Dario Gambera was born in Catania in 1992. He attended the Liceo Scientifico “Ettore Majorana” di Scordia. For the last three years he has been living in Ragusa Ibla, where he studies Linguistic Mediation. He divides his free time between books, his guitar and his friends.
We were sitting on top of the steps. I was playing my guitar and she watched me, smiling. A tuft of hair touched her lips and she pushed it back behind her ear.
We had just arrived in a little Sicilian village, one of those hamlets tucked between the mountains not far from the coast. During the frosty winter nights the streets are shrouded by the fog and the dim light from the eighteenth century street lamps seems to fluctuate; in summer the muggy heat forces the women to sit in their yards on old wicker chairs, enjoying the moist wind that comes from the sea and has a faint smell of salt.
I was totally crazy about her but I didn’t have the guts to tell her, afraid that it would drive away the spontaneity that had silently sprung up between us.
It started to rain and we took cover under a balcony decorated with angels, which was so narrow that we were quickly soaked from head to toe. While we stood there, wet and embracing to fend away the cold, the noise of the rainfall was interrupted by the sweet voice of an old lady. Seeing us caught in the storm, she invited us in.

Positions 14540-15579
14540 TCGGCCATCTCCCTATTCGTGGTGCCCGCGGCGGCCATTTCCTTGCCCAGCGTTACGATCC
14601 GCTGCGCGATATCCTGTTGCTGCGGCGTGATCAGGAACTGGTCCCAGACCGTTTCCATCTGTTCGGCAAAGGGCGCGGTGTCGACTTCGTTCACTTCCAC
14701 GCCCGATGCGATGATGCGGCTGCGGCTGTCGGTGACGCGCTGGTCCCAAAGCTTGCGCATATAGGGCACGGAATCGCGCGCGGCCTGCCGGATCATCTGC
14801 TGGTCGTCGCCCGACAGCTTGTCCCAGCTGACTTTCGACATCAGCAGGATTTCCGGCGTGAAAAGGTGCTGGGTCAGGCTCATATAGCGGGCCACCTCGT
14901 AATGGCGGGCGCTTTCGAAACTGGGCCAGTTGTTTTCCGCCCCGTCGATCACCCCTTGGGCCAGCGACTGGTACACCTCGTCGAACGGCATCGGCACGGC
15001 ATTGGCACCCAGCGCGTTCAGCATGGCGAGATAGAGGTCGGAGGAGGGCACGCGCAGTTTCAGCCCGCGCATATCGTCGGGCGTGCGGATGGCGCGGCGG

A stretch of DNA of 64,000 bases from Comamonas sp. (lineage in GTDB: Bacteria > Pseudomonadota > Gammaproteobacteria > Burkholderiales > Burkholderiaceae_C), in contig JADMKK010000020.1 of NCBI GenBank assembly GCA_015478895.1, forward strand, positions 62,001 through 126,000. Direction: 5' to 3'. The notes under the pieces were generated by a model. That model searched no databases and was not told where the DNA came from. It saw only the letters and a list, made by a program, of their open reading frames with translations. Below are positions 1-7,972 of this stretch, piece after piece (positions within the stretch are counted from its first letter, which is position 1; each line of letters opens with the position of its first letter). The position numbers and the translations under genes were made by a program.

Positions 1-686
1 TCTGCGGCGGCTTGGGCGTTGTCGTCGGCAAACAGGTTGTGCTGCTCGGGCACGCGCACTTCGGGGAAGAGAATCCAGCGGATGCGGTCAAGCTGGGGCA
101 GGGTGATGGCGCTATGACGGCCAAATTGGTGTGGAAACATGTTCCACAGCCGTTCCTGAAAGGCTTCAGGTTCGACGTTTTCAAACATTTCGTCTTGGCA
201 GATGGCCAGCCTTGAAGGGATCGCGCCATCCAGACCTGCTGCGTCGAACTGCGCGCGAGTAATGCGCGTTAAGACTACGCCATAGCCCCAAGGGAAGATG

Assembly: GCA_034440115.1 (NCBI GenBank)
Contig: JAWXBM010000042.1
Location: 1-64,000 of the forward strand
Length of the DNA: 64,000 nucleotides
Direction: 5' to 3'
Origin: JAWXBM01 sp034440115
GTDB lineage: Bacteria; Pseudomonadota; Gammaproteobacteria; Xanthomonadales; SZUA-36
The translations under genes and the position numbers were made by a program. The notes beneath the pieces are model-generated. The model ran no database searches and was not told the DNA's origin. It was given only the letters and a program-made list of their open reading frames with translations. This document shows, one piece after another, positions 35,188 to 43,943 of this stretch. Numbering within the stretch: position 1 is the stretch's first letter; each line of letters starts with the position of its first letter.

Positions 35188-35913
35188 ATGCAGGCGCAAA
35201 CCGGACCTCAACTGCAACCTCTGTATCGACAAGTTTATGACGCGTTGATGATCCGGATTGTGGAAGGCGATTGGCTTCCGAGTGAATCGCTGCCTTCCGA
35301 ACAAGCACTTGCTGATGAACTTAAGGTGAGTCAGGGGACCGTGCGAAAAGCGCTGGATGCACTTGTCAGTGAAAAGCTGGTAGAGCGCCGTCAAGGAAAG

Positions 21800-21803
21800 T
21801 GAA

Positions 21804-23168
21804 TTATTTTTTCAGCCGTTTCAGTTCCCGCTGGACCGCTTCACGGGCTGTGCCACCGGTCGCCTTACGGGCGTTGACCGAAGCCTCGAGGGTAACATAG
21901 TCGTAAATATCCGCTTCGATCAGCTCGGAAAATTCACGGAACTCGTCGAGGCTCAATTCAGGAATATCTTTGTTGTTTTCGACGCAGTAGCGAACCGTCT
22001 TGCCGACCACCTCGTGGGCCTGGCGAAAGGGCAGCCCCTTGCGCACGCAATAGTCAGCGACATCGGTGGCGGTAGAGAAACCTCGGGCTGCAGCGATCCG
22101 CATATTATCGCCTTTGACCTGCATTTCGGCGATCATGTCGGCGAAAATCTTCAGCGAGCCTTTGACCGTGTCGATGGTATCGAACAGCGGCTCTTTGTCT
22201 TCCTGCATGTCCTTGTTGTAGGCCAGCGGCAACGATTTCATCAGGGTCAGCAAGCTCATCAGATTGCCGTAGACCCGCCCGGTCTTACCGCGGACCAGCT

She was speaking in a nearly impenetrable dialect, but her elegant and rhythmic tones gave me the impression that I could understand her. The wrinkles on her face told stories of long forgotten years and her small eyes were sky blue. Outside the wind stopped banging the window shutters and a rainbow rose up above the dome of the church that overlooked the village.
Donna Concetta was very hospitable. As with all Sicilian women, the first thing she did was make some coffee to warm us up. She also lent us some old clothes and put ours out to dry. The old shirt she gave me had a pleasant smell. I asked if it belonged to her husband, pointing to the man I saw in one of the photos placed neatly on the cupboard in the small living room.
She nodded sadly, lowering her eyes and holding back tears. He wasn’t actually her husband. He was the man she has loved before the war and who death had stolen away from her embrace. The worst pain for her wasn’t his death, raw and violent as only death can be, but the regret of not having declared her love. Loneliness is a cruel companion, forever reminding you of the way things could have been.
We left her pretty little house, glad to have met someone that will stay in our hearts. We strolled along for a while and then I stopped and watched her walk ahead — I was thinking of what Donna Concetta had just told us. She turned around and smiled. I held her in my arms and kissed her.
Because I had always been waiting for her
Because I wanted to spend my life with her.
Because I didn’t want to be yet another man, in a photo, on a cupboard.